Just out of interest, if the need is small why not use Sqlite?
    Logic without the fatal effects.
    All code snippets are licensed under WTFPL.


  5. #5
    SitePoint Wizard bronze trophy
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    Quote Originally Posted by Fallen Angel View Post
    Has anyone any idea what the problem with this line might be?
    http://www.php.net/manual/en/languag...parsing.simple

    They mention it will result in a parse error in the examples.

  6. #6
    SitePoint Enthusiast Fallen Angel's Avatar
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    Thanks for the advice guys. I've finally got it sussed.

    The weird thing is that the previous approach worked the first time I tried it (before I started messing around with password protecting the folder the database admin pages are in), but I obviously changed something between that first time and subsequent times. I tried escaping various things, the double quote marks, single ones, the ".." to take the path one level above the document root, and every time I got a slightly different version of the error messages, but they were all basically about the syntax, or I was escaping characters that were changing the file path and changing it so that the file path was pointing to a location below the web root.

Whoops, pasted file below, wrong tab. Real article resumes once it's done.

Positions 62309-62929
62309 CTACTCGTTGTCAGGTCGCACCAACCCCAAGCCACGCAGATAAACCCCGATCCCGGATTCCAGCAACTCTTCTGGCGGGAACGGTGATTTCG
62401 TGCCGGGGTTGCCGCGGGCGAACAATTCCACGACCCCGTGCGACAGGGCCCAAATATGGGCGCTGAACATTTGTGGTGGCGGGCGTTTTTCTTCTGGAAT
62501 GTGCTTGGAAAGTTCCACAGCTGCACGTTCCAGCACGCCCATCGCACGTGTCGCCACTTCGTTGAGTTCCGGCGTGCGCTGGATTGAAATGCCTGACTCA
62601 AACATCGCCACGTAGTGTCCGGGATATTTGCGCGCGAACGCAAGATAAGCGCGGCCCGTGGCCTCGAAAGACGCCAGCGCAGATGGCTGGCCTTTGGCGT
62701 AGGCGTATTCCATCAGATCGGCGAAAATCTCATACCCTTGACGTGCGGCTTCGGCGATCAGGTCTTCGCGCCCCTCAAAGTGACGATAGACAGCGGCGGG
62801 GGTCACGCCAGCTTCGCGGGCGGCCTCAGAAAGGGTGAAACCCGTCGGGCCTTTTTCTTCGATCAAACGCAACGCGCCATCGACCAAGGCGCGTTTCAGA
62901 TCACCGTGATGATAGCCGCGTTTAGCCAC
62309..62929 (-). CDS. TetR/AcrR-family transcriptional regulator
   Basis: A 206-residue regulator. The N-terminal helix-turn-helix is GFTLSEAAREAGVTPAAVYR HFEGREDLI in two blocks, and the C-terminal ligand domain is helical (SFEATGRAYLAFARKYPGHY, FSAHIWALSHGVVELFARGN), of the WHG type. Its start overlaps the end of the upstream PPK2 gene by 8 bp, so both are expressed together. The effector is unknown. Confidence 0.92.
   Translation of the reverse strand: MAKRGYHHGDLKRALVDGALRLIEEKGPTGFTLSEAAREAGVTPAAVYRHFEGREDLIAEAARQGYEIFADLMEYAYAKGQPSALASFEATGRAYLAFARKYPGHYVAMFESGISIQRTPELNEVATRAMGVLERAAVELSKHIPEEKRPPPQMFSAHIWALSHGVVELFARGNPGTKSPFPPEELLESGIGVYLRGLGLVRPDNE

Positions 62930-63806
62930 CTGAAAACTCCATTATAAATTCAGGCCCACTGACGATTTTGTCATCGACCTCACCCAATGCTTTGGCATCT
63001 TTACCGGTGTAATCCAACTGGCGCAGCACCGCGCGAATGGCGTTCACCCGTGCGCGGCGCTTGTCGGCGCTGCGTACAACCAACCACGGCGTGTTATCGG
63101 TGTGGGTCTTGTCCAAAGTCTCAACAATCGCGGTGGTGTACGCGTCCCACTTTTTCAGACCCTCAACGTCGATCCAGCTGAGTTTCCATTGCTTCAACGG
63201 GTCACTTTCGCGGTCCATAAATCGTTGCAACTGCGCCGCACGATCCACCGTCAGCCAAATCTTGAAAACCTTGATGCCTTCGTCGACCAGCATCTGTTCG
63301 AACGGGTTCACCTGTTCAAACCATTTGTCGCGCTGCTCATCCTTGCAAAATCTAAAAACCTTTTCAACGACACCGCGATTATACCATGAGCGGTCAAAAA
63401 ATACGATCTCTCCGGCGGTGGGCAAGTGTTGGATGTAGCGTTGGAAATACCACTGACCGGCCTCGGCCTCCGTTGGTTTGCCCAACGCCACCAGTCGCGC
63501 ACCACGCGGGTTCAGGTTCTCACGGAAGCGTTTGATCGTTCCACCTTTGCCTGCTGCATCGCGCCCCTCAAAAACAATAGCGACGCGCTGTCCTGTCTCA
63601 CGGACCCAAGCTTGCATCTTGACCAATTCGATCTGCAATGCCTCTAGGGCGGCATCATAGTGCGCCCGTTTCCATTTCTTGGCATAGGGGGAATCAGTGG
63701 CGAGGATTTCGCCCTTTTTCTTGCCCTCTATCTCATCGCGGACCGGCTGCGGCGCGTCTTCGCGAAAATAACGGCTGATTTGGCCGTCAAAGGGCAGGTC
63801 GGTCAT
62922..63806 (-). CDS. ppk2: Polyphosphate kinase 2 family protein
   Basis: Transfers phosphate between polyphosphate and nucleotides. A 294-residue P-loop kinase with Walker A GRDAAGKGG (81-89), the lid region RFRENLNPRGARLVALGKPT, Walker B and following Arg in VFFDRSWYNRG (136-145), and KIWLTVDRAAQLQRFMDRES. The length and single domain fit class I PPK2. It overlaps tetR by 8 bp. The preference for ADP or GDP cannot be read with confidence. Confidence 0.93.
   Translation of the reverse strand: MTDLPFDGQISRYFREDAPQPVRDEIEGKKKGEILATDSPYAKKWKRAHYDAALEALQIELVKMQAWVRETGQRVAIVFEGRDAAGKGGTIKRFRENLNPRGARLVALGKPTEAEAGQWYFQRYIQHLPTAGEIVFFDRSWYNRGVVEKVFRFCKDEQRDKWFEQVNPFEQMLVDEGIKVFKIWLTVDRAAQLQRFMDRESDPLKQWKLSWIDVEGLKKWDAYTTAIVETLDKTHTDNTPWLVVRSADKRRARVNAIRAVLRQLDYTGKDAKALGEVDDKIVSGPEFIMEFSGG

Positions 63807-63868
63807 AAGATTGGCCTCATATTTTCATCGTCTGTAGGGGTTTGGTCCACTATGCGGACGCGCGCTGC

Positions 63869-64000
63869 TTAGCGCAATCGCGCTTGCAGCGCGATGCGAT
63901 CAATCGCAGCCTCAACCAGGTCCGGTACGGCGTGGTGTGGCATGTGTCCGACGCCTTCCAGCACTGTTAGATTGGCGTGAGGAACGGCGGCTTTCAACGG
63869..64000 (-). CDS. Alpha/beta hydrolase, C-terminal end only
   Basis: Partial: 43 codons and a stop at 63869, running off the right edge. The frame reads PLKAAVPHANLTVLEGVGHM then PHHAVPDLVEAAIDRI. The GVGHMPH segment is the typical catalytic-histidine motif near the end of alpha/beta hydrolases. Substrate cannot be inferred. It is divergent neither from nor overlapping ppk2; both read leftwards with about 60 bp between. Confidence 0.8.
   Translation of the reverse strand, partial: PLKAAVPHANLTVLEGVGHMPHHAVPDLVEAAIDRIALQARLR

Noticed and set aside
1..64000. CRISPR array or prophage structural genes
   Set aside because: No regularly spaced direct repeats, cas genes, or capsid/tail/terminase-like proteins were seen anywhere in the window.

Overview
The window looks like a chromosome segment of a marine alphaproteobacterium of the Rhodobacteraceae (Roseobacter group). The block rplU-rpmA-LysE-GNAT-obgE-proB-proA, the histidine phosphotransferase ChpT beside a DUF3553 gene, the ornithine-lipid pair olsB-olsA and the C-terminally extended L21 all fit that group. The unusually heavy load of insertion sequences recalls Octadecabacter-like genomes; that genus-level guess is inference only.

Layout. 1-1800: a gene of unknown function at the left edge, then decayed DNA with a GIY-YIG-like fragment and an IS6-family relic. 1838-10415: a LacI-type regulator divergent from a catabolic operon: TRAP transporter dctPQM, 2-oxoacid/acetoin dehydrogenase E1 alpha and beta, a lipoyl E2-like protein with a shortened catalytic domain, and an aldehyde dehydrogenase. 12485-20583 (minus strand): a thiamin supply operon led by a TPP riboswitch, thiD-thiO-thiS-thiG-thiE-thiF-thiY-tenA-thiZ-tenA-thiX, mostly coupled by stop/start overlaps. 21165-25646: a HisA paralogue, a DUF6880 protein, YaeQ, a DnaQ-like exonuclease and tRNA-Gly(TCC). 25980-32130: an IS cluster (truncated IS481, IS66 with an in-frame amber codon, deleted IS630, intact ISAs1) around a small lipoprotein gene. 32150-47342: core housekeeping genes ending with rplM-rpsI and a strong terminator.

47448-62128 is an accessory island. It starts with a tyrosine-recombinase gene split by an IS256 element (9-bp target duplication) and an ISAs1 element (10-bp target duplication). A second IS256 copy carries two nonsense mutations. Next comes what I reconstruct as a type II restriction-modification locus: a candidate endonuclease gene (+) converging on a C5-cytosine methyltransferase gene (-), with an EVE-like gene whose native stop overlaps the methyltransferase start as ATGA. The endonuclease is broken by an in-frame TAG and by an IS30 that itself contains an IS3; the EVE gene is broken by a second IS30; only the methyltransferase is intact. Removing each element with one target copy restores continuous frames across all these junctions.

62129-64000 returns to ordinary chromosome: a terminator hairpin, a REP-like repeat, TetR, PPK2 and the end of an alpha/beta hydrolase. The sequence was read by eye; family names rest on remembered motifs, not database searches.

This finally worked though:

    PHP Code:
    require_once('/home/pmlryjdg/admins/connect.php'); 
    "You don't need eyes to see - you need vision"
    ecanus.net: Poetry, smileys and stuff

  7. #7
    SitePoint Enthusiast Fallen Angel's Avatar
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    I've got this sorted now, with the database connection details in a directory above the web root. My db admin pages are in a password protected directory, but of course on the page where the data from the database is displayed on the site, the file with the database connection details has to be included for the script to be able to connect to the database.

    It seems a bit strange therefore going to the trouble of keeping the database connection details out of the way where no-one can get to them when the file with the connection details needs to be included on all the pages that require a connection to the database, because that means the connection details are part of the page again once the file's included.

    Is this the only way of doing it, and is there any way of making the details more secure? Or am I worrying unnecessarily? It's just occurred to me that while the PHP code won't be displayed when the page is requested by a browser, would that mean that if there was a server error and PHP parser crashed the file wouldn't be included anyway, so even if the server outputted plain text for some reason the connection details still wouldn't be visible? Just trying to get it straight in my head.